The 76th Regiment of Foot was a British Army regiment raised in 1787. It amalgamated with the 33rd (Duke of Wellington's) Regiment to form the Duke of Wellington's Regiment in 1881.
The regiment was raised by Sir Thomas Musgrave, 7th Baronet for service in India as the 76th Regiment of Foot in October 1787. In accordance with the Declaratory Act 1788 the cost of raising the regiment was recharged to East India Company on the basis that the act required that expenses "should be defrayed out of the revenues" arising there. The majority of recruits were raised from Nottingham and Leicestershire, but many of them also came from the Musgrave family estates around Hayton Castle, near Aspatria, Cumbria.
The Royal Warrant for their raising was issued on 12 October 1787 and read:
Whereas We have thought fit to order a Regt of Foot to be
forthwith raised under your Command, which is to consist of ten
Companies, with 3 Sergts, 4 Corpls, 2 Drumrs & 71 private Men
in each, with two Fifers to the Grenadier Compy and one
Compy, of 8 Sergts, 8 Corpls, 4 Drumrs & 30 private Men with
the usuals Comd. Officers, these are to authorise you by Beat of
Drum or otherwise to raise so many Men in any Country or part
of our Kingdom of Great Britain as shall be wanted to complete
the said Regt, to the above mentioned numbers. And all above
Given the 12th October. 1787 in the 27th Year of Our Reign.
By H.M.'s Command (Sd.) Geo. Yonge
The regiment embarked for India in 1788 for service in the Third Anglo-Mysore War and saw action at the Siege of Bangalore in February 1791 and the Siege of Seringapatam in February 1792. The regiment also saw service in the Second Anglo-Maratha War and fought at the Siege of Aligarh in September 1803. The regiment laid siege to Aligarh Fort, a fort commanded by a French mercenary officer Pierre Perron and captured it from the Marathas. During the assault, fourteen ditches were lined with sword-blades and poisoned chevaux-de-frise around the fort by the French. The walls were reinforced with French artillery and tigers and lions of Scindia's menagerie were also used by the French. During the battle, the British lost as many as 900 soldiers. The regiment went on to fight at the Battle of Delhi in September 1803, the Battle of Laswari in November 1803 and the Battle of Deeg in November 1804. For their distinguished service in these actions, King George III gave his authorisation to the regiment, allowing them to have the word "Hindoostan" emblazoned upon the regimental colours, along with an elephant badge with a howdah atop the elephant, also inscribed with the word "Hindoostan". The regiment returned to England and became the 76th (Hindoostan) Regiment of Foot in October 1806.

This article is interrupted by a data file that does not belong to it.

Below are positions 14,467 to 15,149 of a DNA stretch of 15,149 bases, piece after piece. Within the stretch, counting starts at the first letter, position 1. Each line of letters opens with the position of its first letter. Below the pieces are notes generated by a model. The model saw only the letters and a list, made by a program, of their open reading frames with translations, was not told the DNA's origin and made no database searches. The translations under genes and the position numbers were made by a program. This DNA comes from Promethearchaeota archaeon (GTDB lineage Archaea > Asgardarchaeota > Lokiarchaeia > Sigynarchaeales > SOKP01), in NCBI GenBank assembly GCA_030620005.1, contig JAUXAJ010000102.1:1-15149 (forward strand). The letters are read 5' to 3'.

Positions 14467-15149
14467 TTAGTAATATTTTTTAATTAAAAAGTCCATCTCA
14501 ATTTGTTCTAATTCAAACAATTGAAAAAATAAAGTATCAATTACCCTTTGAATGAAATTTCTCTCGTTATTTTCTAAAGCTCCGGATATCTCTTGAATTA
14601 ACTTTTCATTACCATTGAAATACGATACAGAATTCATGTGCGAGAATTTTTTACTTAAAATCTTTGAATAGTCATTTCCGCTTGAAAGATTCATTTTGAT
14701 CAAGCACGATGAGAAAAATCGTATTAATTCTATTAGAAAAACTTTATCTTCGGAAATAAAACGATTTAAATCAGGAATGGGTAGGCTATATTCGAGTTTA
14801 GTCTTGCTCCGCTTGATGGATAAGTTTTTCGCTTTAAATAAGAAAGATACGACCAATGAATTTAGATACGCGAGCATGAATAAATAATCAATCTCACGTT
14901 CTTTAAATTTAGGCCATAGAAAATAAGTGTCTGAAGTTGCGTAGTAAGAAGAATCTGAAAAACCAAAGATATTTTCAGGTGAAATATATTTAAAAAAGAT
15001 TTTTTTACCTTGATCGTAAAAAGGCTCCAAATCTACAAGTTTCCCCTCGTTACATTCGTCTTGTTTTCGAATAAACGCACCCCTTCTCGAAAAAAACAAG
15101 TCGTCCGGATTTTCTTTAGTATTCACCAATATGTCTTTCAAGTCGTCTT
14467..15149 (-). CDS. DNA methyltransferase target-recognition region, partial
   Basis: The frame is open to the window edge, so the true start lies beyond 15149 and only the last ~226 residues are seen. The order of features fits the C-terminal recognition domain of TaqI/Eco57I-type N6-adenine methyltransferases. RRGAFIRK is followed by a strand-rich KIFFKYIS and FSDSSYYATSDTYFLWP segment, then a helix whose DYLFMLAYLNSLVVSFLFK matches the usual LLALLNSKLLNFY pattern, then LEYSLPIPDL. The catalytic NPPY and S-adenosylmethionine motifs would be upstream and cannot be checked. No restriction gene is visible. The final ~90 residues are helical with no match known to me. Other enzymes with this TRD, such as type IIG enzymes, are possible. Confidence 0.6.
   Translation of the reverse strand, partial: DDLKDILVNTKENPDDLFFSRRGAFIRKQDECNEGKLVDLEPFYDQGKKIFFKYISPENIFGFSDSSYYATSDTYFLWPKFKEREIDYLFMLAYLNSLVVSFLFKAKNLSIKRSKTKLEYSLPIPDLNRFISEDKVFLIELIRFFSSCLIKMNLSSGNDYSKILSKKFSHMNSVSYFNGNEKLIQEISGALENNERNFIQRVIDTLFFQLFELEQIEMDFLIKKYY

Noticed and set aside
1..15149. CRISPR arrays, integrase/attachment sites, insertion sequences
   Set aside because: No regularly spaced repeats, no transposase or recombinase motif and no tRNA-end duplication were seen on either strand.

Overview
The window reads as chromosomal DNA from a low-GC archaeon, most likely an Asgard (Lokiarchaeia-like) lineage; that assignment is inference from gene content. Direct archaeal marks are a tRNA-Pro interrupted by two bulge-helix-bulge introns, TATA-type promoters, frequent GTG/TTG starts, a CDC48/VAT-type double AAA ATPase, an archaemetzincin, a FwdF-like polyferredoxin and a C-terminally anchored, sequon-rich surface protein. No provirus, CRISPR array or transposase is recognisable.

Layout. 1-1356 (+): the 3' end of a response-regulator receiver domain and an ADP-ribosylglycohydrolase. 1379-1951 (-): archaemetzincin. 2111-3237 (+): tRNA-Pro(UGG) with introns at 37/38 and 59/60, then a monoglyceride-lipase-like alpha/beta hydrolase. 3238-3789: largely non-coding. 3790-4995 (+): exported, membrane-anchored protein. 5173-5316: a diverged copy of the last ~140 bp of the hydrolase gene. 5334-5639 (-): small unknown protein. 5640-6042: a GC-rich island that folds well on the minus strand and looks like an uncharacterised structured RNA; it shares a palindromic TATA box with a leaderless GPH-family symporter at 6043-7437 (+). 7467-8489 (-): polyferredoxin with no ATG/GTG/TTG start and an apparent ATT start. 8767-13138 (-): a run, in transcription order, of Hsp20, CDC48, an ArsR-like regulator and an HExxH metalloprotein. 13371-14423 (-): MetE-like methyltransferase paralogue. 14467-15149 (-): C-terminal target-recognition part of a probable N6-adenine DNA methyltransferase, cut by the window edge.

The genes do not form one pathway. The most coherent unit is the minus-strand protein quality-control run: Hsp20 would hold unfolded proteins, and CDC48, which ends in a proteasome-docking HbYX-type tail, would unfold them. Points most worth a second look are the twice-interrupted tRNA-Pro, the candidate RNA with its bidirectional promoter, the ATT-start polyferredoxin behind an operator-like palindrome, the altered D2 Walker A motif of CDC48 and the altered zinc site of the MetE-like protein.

In 1807, the regiment was deployed to Jersey in the Channel Islands for garrison duty, remaining there until 1808, when it was deployed to Spain to take part in the Peninsular War. The regiment took part in the Battle of Corunna in January 1809 and was evacuated from the Peninsula later that month. The regiment took part in the disastrous Walcheren Campaign in autumn 1809 and, having reverted to the title of 76th Regiment of Foot in 1812, returned to the Peninsula in 1813 seeing action at the Battle of Nivelle in November 1813 and the Battle of the Nive in December 1813. It then embarked for North America for service in the War of 1812 and saw action at the Battle of Plattsburgh in September 1814.
The regiment did not return from North America until 1827. It was garrisoned in Ireland until 1834 when it departed for the West Indies. It went on to Canada in 1841 before returning home in 1842. The regiment were deployed to South Wales later in the year to help suppress the Rebecca Riots. After that the regiment went to Corfu in 1848 and on to Malta in 1850 before sailing for Saint John, New Brunswick in March 1853. It was garrisoned at Fredericton in New Brunswick before embarking for home again in September 1857. It embarked for India in September 1863 and was stationed in Fort St. George, Madras before moving on to Burma in January 1868, returning to India again in 1870 and sailing for England in 1876.
As part of the Cardwell Reforms of the 1870s, where single-battalion regiments were linked together to share a single depot and recruiting district in the United Kingdom, the 76th was linked with the 33rd (Duke of Wellington's) Regiment, and assigned to district no. 9 at Wellesley Barracks in Halifax. On 1 July 1881 the Childers Reforms came into effect and the regiment amalgamated with the 33rd (Duke of Wellington's) Regiment to form the Duke of Wellington's Regiment.
Battle honours won by the regiment were:Hindoostan
Peninsular War: Nive, Peninsula
Colonels of the Regiments were:1787–1812: Gen. Sir Thomas Musgrave, 7th Baronet
1813–1814: Lt.-Gen. Sir George Prévost
1814–1834: Lt-Gen Christopher Chowne
1834–1836: Gen. Sir Peregrine Maitland, GCB
1843: Lt-Gen. George Middlemore, CB
1843–1853: Lt-Gen. Sir Robert Arbuthnot, KCB
1853–1862: Gen. William Jervois, KH
1862–1871: Lt-Gen. Joseph Clarke
1871–1875: Lt-Gen. Matthew Smith
1875–1881: Gen. Frederick Darley George, CB